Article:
Watch: Meeting a muskox in barrenlands canoe odyssey
Intrepid NWT paddlers described their children’s awe at meeting muskox up-close during a three-month excursion through the territory’s eastern barrenlands.
Leanne Robinson and Dwayne Wohlgemuth, already known for their canoe adventures across the territory, took their children – a four-year-old and a one-year-old – on the 107-day trip from Fort Fitzgerald, south of Fort Smith, up through the barrenlands and Thelon River tributaries to Great Slave Lake and home to Yellowknife.
They were accompanied by a team producing a forthcoming documentary about the trip, to be entitled Family Routes.
Speaking to Cabin Radio before they set out, Robinson and Wohlgemuth had billed the 1,500-km journey as a getaway from the pressures of urban life. “Once you get out there, everything is just so much easier than being anywhere else,” Robinson said in April.
However, on their return, Wohlgemuth acknowledged: “It was definitely a challenging trip for a few reasons.”
Top of the list of challenges? Diapers and fish.
While the kids “were always warm and dry,” said Robinson, diaper changes were not the easiest in conditions that often proved less than summery.
“Five layers on the bottom, plus bug jacket, rain suit, life jacket and whatever else,” said Robinson. “It was a lot of layers.”
Wohlgemuth added: “Leanne is so good at it. I’m not as good at it. So for me, it’s a more daunting task.
“But she’s such a star at getting the kids in and out of their layers and changing diapers in the cold and wet and rain. We did a lot of diaper changes under leaned-over canoes to keep out of the rain and the wind.”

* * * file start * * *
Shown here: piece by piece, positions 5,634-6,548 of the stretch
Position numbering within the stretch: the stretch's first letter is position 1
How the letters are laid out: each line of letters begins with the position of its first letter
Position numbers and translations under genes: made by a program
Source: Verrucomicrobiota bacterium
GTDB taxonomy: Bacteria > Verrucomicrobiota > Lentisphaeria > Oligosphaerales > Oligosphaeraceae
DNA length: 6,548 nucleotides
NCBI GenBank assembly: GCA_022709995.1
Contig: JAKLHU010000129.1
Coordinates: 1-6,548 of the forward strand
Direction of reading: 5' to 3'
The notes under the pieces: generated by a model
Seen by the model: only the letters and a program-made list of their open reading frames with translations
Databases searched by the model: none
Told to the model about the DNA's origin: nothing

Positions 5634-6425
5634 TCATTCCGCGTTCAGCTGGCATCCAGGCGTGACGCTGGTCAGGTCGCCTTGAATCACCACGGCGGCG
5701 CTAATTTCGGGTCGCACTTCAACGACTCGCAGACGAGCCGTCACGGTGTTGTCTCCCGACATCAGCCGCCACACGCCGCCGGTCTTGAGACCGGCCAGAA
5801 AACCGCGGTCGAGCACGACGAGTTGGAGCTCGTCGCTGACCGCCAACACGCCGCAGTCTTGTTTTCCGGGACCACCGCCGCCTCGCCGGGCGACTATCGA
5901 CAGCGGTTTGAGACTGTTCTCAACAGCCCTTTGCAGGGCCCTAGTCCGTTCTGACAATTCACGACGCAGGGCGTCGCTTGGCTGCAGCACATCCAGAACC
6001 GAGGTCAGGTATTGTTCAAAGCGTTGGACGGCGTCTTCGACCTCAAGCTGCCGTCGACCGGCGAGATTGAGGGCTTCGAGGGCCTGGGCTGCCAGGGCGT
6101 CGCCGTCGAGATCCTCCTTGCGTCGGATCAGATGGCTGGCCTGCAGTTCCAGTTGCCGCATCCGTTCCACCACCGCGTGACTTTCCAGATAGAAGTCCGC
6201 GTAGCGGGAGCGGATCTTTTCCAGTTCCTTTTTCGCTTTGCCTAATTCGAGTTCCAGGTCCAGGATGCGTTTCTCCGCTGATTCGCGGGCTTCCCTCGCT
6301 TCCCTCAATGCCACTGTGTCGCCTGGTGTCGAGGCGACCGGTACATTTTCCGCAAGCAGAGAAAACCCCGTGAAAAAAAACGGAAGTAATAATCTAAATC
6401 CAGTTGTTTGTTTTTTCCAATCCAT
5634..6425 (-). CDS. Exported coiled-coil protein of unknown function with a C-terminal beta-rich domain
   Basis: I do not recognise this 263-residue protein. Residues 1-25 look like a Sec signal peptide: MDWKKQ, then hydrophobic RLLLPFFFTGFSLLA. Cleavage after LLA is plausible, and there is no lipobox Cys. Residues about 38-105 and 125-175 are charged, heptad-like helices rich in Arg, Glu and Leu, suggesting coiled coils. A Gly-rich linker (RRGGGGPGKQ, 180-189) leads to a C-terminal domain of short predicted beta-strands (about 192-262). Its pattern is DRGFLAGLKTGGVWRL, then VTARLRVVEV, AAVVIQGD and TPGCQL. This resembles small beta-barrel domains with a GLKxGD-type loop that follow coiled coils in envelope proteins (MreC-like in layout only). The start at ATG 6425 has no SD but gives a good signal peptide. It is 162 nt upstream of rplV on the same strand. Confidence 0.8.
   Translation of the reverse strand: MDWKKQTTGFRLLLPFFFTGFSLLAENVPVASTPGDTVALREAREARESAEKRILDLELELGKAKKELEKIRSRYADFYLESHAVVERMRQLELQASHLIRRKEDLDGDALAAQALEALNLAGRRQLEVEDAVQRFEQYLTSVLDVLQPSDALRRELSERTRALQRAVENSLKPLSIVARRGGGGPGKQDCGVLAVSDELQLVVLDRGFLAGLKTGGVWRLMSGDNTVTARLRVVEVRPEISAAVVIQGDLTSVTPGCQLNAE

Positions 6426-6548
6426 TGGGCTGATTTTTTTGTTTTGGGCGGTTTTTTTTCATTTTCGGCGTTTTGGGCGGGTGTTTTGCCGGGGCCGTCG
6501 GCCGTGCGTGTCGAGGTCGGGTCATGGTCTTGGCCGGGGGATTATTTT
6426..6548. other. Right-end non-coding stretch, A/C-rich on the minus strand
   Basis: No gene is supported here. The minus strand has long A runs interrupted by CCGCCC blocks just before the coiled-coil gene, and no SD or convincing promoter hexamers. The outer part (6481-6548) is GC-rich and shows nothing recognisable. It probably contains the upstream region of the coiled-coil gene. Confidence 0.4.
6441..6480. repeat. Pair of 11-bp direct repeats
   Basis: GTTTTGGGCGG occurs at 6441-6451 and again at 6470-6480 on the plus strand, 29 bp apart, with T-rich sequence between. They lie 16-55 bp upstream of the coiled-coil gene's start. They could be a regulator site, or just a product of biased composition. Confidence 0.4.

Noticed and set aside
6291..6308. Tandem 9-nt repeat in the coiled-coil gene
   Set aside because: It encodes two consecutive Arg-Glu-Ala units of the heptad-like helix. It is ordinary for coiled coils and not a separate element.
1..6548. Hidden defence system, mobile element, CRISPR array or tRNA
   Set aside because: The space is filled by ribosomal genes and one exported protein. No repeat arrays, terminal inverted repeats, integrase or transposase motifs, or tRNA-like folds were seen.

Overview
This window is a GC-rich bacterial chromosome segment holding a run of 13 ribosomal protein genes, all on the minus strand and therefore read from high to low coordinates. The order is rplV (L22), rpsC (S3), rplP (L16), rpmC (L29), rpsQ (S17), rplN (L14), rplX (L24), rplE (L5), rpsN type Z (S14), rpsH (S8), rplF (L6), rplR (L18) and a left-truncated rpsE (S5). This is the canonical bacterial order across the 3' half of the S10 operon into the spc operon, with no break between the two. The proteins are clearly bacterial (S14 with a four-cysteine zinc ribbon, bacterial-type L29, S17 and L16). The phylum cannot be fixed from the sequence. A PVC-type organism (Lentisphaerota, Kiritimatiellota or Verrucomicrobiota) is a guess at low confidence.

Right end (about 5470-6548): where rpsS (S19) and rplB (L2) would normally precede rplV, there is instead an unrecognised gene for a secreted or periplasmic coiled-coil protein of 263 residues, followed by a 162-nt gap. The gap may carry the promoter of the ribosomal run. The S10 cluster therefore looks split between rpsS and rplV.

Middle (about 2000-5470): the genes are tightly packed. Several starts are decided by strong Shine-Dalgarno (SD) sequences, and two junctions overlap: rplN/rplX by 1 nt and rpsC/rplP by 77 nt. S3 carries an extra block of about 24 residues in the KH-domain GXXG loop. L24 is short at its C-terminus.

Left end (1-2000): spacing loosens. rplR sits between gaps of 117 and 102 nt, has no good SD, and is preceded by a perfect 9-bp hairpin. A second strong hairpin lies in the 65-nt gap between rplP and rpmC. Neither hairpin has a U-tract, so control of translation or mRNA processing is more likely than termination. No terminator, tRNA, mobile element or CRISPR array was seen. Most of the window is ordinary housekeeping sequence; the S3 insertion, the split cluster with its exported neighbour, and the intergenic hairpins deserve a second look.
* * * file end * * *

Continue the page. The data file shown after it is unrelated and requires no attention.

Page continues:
Fish, fish, fish
Meanwhile, with the adventurers packing ultra-light – and relying on occasional food drops – Wohlgemuth was in charge of catching enough fish to feed everyone, including the documentary producers.
“On the food side, I think I signed up for a little more work than I realized,” he admitted.
“Being the only person who fishes in a group of four adults and two kids, having to catch and clean and cook fish for that many people every single day… it definitely occupies a lot of time.
“I’d still be out there for three hours trying to catch fish when the wind is howling and it’s like five degrees. There were definitely moments when I thought, ‘I wish we didn’t rely on fish so much.’ But then out of that, too, I tried so many more techniques for fishing that I had never done before.”
Wohlgemuth confirmed screaming at the fish had been one of the new techniques learned.
‘Special for the kids’
However, for all the challenges, the parents expressed joy at seeing their children “interact with the wildlife and with each other” on the kind of trip very few young kids get to experience.
Robinson described Emile, the couple’s four-year-old son, getting out of the tent one morning only to run back in and exclaim: “There’s a muskox!”
She said: “So I go to make sure that he’s identified his animals – and it’s not a grizzly – and sure enough, there’s the muskox and he’s not so far from our tent.
“You know, he’ll probably remember that for a while. It’s pretty special for the kids.”
“The kids were amazing,” agreed Wohlgemuth. “Emile, he’s only four and he walked pretty-much every single portage all summer long.
“Pike’s Portage, which is five kilometres, he walked with this backpack on. And there were only a couple of little, wet, boggy stretches along the way where we’d carry him over, so he wouldn’t be up to his waist in water.
“But he hiked Pike’s Portage as a four-year-old. That was just like, ‘Wow, this is amazing.'”
The family made it home earlier in September. Despite Wohlgemuth’s many, many hours of fishing over the summer, he says not much has changed since their return.
“Within a few days, Leanne and I were like, ‘We need to go to the Wildcat,'” he said.
“And it was fish. We both had fish. I’m not tired of fish at all.”